CHS alumnus gives back to Caronport

Posted: September 16, 2013

Caronport High School (CHS) alumnus Brandy (Pederson) Magnus smiles as she considers the path her life has taken.

“It’s kind of unique, because I came to CHS and never thought I’d be back here,” she mused. “So it’s kind of fun to be able to give a little bit back to a place that invested in me.”

Coming to CHS as a Grade 11 student brought big changes to Magnus’ life. Everything seemed to be done on a grander scale than she’d experienced at home in Bromhead, Sask.

“There’s probably five people that live there,” Magnus chuckled, describing the size of her hometown. “The school was 80 kids from K-12, so when I came to CHS and my class was 90–that was a big change for me.”

A larger school offered larger opportunities in sports.

“CHS allowed me to focus on interests such as volleyball and basketball,” Magnus explained. “At home I had played senior everything–not because I was any good, but because they needed members. I had never actually sat on the bench. Coming to Caronport was funny for me because you have two lines of volleyball and basketball and you actually have to share the floor.”

More course offerings along with a well-equipped and dedicated staff offered broader horizons for the future environmental engineer.

“I think CHS prepared me academically for university,” Magnus said. “I had great teachers in physics, math, chemistry, and calculus. I found the teachers here at CHS–they not only are teaching, but they invest in you. It’s just one step further than what I had experienced before. I ended up getting a scholarship to the U of R. God just led me in that way.”

Magnus, who is now married and has a child, realizes in a new way how much of a sacrifice it was for her parents to let her move away from home to go to CHS.

“I left home when I was 16,” she said as tears welled up in her eyes. “Having kids now, I don’t think I could let my kid go. Looking back I think my parents made the right choice. That’s why I get emotional. Investing in your children, like sending them to CHS, gives your kids the strong spiritual and academic foundation as they step out on their own.”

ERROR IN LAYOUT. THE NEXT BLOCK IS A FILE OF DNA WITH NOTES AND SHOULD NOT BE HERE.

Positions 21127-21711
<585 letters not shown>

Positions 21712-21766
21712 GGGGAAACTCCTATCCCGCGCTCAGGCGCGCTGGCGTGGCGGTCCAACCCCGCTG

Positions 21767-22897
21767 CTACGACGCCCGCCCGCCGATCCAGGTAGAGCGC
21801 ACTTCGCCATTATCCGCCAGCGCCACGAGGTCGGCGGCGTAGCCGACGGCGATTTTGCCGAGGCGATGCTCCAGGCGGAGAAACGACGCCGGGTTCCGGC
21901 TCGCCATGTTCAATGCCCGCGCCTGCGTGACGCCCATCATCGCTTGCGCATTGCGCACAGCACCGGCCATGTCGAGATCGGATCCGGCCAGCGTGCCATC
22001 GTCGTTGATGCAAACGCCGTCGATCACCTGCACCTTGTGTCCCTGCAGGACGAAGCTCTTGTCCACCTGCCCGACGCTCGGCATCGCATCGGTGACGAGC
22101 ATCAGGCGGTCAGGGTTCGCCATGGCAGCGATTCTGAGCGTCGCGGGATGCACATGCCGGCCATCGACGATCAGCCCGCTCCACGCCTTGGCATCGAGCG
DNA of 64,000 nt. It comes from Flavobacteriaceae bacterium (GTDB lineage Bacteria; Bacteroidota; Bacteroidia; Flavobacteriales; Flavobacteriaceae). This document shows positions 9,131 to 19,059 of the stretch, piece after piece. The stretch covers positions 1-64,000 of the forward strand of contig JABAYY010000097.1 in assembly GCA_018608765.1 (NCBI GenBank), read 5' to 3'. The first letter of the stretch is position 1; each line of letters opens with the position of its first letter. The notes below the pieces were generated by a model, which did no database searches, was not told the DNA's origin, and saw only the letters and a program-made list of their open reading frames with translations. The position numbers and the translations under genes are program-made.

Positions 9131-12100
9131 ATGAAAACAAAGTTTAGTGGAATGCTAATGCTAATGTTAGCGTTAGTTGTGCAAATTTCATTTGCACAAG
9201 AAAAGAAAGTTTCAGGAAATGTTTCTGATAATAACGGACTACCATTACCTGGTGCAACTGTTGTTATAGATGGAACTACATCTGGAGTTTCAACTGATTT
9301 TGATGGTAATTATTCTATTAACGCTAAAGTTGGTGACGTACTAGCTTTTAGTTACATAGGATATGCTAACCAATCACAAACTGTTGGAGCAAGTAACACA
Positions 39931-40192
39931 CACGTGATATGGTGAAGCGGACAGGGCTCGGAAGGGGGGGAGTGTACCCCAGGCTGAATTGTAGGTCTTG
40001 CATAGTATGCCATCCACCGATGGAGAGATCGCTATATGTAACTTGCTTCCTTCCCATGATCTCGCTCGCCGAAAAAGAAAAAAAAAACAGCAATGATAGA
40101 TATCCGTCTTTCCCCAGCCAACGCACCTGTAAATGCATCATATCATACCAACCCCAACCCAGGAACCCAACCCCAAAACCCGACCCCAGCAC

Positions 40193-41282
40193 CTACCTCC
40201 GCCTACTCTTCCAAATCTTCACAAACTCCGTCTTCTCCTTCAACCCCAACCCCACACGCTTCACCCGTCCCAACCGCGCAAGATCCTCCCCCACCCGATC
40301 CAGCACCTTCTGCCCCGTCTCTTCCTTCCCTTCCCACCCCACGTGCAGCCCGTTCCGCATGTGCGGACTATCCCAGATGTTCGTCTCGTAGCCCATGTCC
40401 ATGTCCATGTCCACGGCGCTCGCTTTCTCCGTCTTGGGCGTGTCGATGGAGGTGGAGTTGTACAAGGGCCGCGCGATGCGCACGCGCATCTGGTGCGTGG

Getting that strong foundation was important to Magnus’ parents who sent all three of their children to CHS.

“My mom never got her education, so she said to me, ‘Even if you just get it and never use it, it’s something that no one can take away from you.’”

But Magnus has used her education.

“I went to the U of R right after high school . . . then graduated in 2007,” she said. “Then I started to work at Mosaic Potash at Bell Plaine. I attained my professional engineering status in the fall of 2010. That’s one of the goals I kind of had, that I wanted to get done before we had a family.”

Now, as the mother of a busy two-year-old, Magnus has stepped away from working at Mosaic Potash.

“I loved it,” she said in praise of her former workplace. “I would go back tomorrow, but I just know that my first priority is my family now.”

In the meantime, Magnus is putting some of her skills to work as a member of the village council in Caronport where she, her husband Todd, and son Braxton live.

“Recently we have built the spray park in town and the new playground,” she said. “I enjoyed being part of project management types of things or leadership roles and I’m thankful for having lots of people around me that have mentored me lately.”

Caronport mayor Bob Clark, one of the people Magnus lists as a mentor, is grateful for her presence on the village council.

“Brandy is a bright young woman with a ‘get it done’ attitude,” he wrote. “She is a real asset to have on council and a fine role model for women everywhere.”